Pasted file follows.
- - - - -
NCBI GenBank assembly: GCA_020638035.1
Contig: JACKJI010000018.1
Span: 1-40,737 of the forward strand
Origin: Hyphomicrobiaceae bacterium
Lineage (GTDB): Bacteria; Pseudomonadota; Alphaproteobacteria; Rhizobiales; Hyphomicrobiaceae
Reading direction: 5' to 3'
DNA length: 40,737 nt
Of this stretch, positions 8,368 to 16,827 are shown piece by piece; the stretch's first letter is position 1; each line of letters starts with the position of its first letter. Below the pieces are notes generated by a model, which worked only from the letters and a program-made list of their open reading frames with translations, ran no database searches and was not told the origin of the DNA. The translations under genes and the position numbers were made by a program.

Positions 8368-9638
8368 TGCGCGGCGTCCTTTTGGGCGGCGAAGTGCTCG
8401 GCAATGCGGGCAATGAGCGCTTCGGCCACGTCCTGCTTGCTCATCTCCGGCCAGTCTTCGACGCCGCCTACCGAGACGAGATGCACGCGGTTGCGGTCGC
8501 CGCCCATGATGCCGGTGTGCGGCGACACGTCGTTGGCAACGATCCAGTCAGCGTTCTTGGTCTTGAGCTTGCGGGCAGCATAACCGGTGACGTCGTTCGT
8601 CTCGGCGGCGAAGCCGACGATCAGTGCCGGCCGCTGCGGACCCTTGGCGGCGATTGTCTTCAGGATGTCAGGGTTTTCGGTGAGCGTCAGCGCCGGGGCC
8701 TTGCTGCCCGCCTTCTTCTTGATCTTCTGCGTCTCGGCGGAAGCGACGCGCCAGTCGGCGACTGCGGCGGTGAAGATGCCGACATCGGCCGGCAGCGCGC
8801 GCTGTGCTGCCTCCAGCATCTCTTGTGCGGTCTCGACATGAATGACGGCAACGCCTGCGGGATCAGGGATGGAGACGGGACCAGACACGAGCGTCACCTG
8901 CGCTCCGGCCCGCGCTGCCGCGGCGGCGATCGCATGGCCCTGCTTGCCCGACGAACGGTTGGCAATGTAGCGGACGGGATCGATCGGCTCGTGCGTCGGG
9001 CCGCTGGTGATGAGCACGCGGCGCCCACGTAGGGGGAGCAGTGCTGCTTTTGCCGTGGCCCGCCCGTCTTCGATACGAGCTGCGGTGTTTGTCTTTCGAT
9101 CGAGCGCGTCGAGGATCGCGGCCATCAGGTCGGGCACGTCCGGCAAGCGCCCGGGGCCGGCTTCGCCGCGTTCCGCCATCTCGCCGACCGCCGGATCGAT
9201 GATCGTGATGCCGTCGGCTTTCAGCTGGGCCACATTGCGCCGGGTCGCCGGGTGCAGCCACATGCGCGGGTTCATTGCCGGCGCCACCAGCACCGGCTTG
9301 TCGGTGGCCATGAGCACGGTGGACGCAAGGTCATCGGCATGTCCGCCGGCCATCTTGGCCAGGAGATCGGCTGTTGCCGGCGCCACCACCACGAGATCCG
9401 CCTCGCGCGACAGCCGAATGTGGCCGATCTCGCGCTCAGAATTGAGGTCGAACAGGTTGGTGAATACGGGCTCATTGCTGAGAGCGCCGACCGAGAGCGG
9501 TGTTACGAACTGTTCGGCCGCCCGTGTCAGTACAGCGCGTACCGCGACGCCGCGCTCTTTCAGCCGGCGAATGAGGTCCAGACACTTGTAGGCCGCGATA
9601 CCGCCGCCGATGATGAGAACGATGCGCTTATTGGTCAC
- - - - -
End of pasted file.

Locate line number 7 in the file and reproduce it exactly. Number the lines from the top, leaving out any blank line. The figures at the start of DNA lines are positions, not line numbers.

DNA length: 40,737 nt